In an effort to help local people secure thousands of jobs in health sciences and care, the West Midlands Combined Authority (WMCA) and its partners have developed a new skills and training plan.
Working alongside local employers, training providers and the Department for Work and Pensions (DWP), the WMCA have launched the plan, which aims to move residents into key roles in the region and help those already in the sector to further develop their careers.
University Hospitals Birmingham NHS Foundation Trust hosted the plan’s launch, with the trust leading a programme on behalf of all NHS and local authority providers to deliver 100 entry-level job opportunities each year for three years, for unemployed and young people specifically from economically disadvantaged areas across the region.
These job offers would incorporate both clinical and non-clinical settings.
These include, for example, healthcare support workers, pharmacy assistants, theatre porters, business administrators, receptionists and catering assistants.
Funding training courses through further education colleges and private training providers, the WMCA aims to equip local people with the skills they need to gain jobs in growth sectors, including health and care.
There are more than 350 distinct careers within the NHS, with approximately 1,900 jobs currently available in the West Midlands, while there are around 9,300 job vacancies in adult social care in the region at any one time.
Andy Street, the Mayor of the West Midlands, said: “We know sadly that many people have lost their jobs because of the coronavirus pandemic, while others who are still in work are feeling uncertain about their future.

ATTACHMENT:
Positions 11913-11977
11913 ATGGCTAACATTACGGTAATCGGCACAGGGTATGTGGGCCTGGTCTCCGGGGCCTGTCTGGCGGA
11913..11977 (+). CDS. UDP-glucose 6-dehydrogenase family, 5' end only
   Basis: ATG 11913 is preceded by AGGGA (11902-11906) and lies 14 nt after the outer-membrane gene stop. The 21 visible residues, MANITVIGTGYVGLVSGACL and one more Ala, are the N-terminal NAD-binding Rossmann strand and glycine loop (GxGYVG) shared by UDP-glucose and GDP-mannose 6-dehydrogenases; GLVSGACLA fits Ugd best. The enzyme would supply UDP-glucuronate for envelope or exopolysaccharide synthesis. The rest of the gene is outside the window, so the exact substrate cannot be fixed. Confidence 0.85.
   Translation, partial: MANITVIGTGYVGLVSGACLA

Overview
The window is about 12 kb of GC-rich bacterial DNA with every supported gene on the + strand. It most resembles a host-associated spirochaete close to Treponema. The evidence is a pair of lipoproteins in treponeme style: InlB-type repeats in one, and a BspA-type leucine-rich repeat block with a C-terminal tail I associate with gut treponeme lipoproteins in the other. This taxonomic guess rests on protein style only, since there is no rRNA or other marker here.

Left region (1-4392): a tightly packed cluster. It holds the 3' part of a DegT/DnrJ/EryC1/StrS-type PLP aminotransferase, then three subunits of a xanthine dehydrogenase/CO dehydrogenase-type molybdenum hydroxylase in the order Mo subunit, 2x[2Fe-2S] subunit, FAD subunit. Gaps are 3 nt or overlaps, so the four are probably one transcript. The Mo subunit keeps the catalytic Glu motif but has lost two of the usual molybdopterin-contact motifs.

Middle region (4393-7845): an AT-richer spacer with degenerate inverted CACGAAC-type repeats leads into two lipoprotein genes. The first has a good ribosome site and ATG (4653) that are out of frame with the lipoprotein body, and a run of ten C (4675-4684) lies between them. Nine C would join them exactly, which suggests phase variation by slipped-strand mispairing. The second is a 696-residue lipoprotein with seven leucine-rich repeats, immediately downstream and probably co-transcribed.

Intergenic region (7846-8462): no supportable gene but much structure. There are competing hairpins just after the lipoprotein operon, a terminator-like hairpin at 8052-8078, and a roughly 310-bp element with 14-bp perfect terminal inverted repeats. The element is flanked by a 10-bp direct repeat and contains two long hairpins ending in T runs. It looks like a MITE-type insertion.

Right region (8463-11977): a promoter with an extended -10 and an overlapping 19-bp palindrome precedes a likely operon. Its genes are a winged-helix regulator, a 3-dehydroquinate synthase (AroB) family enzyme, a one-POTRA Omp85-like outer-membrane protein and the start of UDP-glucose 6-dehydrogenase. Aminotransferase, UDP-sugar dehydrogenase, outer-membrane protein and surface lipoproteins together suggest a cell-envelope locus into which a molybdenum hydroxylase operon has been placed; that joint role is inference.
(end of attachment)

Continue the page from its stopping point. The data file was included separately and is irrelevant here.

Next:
“However, opportunities in health and care are continuing to grow, with a huge variety of jobs offering rewarding careers. That’s why we’ve launched our new health and social care training programme today. Not only will this scheme help people find work or upskill in this growing sector, but we can also help address a critically important skills gap in the West Midlands.
“I would urge anyone who would like to find out more about training, retraining or upskilling for jobs and qualifications in health and care, to visit our website for more information.”
Professor David Rosser, CEO of University Hospitals Birmingham NHS Foundation Trust, added: “Recognition of the vital role of the NHS and social care workforce has never been higher than during the covid pandemic and there are more than 80,000 people working in health and care jobs across Birmingham and Solihull from doctors, nurses and care home workers, through to our procurement staff sourcing personal protective equipment, our delivery drivers, our catering teams feeding patients and staff – all doing incredibly important jobs to support patients in challenging circumstances.
“But across the NHS organisations in the region there are around 1,900 vacancies and in my own organisation there are around 700 nursing vacancies.
“We have roles to fill at all levels of our organisations and we know there are people without jobs in all parts of our society who have the right skills and values to join our workforce and be supported to grow their skills and their careers.”
Included in the new West Midlands training offer are courses from the region’s 12 universities and 21 colleges, and an English to Speakers of Other Languages (ESOL) programme tailored to the health and social care sector.
The WMCA and its partners intend to offer more flexible training too, so that those in work and with other commitments will still be able to study.